Illustrated companion

There is no doubt that Stanley Spencer's marriage to Hilda Carline in 1925 aroused in him powerful sexual instincts, and that he very soon formed a view of sex that was both highly mystical and very down-to-earth: 'the first time I deliberately touched a woman, here was a miracle I could perform' he later wrote.

'Double Nude Portrait' belongs to a group of seven nude or semi-nude portraits done between 1933 and 1936 to which Spencer clearly attached considerable importance. They are listed as a group and discussed by the artist in a document now in the Tate Gallery Archive. One of the paintings is a half-length of the artist's first wife Hilda Carline, two are double portraits of the artist with his second wife Patricia Preece and the other four are of Patricia Preece alone. They are interesting not least because they were, according to the artist, painted from life rather than from imagination as was his normally invariable practice when painting figure subjects. His account of them begins; 'I wish my shows could include the nudes (oil) that I have done. I think to have them interspersed in a show would convey the range of my work ... The nudes are completely different from the figure pictures.' In a note dated September 1955 he writes 'I have now brought back home the big double nude ... a remarkable thing. There is in it male, female and animal flesh.

'The remarkable thing is that to me it is absorbing and restful to look at. There is none of my usual imagination in this thing: it is direct from nature ... It was done with zest and my direct painting capacity I had.'

The painting was done at Lindhurst, Spencer's house at Cookham where he lived from 1932-8. The stove in the background is a Valor oil heater and Spencer referred to the joint of meat in the foreground as 'the uncooked supper'.

The sexual frankness and unblinking realism of the work is carried by the intense seriousness of its mood, Spencer contemplating, almost as if at an altar, the body of his wife. It is also extremely beautifully painted, as an internal note on the picture, prepared for the Tate Gallery's Trustees at the time of its acquisition conveys: 'among other things it is a varied anthology of flesh textures showing skill, tenderness and objectivity. The vividness of Spencer's perception is accentuated by the contrast between the human flesh and the raw joint of mutton.' This note also points out the originality of the composition '... with the picture edge slicing off the figures in such a way as to heighten for the spectator the immediacy of their presence.' It is this device which contributes largely to the almost uncomfortable sensation of intimacy which can be experienced in front of this painting.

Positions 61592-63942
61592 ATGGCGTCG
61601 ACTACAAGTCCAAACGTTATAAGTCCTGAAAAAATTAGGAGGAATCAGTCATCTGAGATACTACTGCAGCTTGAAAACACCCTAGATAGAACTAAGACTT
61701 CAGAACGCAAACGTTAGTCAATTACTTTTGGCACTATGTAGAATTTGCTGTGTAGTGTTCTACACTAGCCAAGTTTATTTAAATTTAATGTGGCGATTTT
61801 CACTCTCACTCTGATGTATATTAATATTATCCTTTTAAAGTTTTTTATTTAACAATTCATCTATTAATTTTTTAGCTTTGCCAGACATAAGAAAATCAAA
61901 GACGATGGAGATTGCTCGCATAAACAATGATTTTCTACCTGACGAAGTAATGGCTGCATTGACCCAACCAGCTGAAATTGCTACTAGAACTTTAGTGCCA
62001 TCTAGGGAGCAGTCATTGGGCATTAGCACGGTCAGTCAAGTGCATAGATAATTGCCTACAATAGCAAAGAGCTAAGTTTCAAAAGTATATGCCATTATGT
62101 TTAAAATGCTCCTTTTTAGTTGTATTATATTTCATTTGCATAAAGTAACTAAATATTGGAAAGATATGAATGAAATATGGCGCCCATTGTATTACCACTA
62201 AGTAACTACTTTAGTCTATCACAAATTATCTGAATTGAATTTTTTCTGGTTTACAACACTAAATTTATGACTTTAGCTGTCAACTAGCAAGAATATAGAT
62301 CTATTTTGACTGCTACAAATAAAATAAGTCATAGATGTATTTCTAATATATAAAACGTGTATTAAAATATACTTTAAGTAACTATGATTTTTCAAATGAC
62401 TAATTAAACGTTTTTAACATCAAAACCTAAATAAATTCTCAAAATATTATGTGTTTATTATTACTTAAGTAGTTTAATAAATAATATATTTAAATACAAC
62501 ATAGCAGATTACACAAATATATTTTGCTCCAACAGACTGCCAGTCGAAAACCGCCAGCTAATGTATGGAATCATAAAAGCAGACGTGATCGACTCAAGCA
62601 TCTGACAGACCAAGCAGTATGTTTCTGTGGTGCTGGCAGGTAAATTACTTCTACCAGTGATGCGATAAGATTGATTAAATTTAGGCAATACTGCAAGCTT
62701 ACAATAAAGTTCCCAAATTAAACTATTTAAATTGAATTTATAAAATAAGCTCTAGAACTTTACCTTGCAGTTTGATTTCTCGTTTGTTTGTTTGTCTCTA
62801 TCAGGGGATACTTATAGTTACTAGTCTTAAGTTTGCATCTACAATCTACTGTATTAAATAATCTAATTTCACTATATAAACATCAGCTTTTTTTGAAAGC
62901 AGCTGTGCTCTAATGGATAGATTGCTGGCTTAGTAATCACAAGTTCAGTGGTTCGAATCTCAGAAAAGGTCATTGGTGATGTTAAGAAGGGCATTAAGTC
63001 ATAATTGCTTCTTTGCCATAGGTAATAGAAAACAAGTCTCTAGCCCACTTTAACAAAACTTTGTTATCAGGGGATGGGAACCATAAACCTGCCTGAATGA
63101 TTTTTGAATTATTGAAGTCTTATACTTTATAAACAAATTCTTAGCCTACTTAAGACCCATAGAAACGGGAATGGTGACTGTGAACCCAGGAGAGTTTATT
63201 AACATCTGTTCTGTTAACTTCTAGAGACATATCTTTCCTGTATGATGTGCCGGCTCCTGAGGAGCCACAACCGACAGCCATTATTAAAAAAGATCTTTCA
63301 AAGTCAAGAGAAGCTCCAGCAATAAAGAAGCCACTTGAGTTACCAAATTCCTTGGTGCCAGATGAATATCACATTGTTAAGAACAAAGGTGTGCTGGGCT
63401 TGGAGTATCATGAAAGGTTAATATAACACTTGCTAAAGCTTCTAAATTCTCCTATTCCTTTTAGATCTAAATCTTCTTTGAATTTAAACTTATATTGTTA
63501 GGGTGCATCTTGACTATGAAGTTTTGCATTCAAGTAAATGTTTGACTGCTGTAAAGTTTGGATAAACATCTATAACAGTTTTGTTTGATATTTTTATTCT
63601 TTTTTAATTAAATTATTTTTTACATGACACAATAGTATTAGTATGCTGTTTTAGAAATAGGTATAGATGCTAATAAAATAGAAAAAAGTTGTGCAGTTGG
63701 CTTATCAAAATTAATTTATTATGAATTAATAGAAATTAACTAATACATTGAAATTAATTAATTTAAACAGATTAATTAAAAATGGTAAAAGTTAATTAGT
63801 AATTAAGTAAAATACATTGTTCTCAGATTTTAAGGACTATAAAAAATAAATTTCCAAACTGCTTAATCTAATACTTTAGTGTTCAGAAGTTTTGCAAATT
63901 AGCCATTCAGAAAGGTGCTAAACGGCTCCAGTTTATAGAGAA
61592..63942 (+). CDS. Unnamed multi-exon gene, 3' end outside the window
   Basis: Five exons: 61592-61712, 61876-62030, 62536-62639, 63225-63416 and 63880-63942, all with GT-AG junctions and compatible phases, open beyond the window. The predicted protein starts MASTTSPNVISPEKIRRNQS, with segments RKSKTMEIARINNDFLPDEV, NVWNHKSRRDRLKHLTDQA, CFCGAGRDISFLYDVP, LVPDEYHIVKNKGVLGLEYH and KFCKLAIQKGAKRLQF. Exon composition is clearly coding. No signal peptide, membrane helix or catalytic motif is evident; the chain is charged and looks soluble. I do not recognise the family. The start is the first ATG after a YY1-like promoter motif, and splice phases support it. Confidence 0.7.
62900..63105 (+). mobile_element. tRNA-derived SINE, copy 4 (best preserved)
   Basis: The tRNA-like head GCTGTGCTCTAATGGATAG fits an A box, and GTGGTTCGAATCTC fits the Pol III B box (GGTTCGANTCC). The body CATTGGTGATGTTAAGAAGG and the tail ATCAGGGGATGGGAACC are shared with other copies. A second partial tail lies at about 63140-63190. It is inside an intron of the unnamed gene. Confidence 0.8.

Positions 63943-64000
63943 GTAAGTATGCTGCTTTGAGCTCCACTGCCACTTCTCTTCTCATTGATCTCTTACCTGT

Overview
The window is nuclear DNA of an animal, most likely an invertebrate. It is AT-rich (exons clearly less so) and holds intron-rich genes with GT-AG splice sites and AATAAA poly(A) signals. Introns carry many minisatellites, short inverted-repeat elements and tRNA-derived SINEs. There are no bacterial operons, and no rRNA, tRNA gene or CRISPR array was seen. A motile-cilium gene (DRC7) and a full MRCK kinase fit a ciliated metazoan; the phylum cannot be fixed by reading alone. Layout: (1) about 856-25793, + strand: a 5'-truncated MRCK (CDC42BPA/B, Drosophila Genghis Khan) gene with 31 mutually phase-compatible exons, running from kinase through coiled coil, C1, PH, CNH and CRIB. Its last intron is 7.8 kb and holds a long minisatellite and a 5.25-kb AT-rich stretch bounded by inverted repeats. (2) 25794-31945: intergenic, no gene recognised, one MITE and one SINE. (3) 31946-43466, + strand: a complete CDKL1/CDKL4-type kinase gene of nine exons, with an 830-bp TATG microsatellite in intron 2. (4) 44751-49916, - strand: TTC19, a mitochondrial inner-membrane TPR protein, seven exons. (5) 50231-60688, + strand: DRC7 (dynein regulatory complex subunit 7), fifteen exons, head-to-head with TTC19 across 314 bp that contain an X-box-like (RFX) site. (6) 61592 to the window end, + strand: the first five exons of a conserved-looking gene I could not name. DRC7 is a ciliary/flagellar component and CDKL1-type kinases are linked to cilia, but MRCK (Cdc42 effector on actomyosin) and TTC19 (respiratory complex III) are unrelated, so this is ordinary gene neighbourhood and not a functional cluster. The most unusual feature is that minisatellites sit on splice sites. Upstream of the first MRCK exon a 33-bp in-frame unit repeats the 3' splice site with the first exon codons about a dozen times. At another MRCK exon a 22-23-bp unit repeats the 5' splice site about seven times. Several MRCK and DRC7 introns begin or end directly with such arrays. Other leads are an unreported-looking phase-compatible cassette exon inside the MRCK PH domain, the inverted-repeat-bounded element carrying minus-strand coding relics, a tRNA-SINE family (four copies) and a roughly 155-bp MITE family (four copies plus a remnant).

Towards the end of his life Spencer conceived the idea of a half-secular, half-sacred temple, which he called Church-House, for the exhibition of his paintings. In it he wrote '... There would be a room of nudes from life ... they balance a need in the whole cosmical conception'. He also wrote: 'I wanted in the nude section to show the analogy between the Church and the prescribed nature of worship, and human love'. This seems to reinforce the reading that in this painting he portrays himself in an act of worship.

Two other striking self-portraits by Spencer are in the Tate Gallery. One of 1914 shows him as a young man [N06188], the other was painted shortly before his death in 1959 [T03335].

Published in:
Simon Wilson, Tate Gallery: An Illustrated Companion, Tate Gallery, London, revised edition 1991, p.138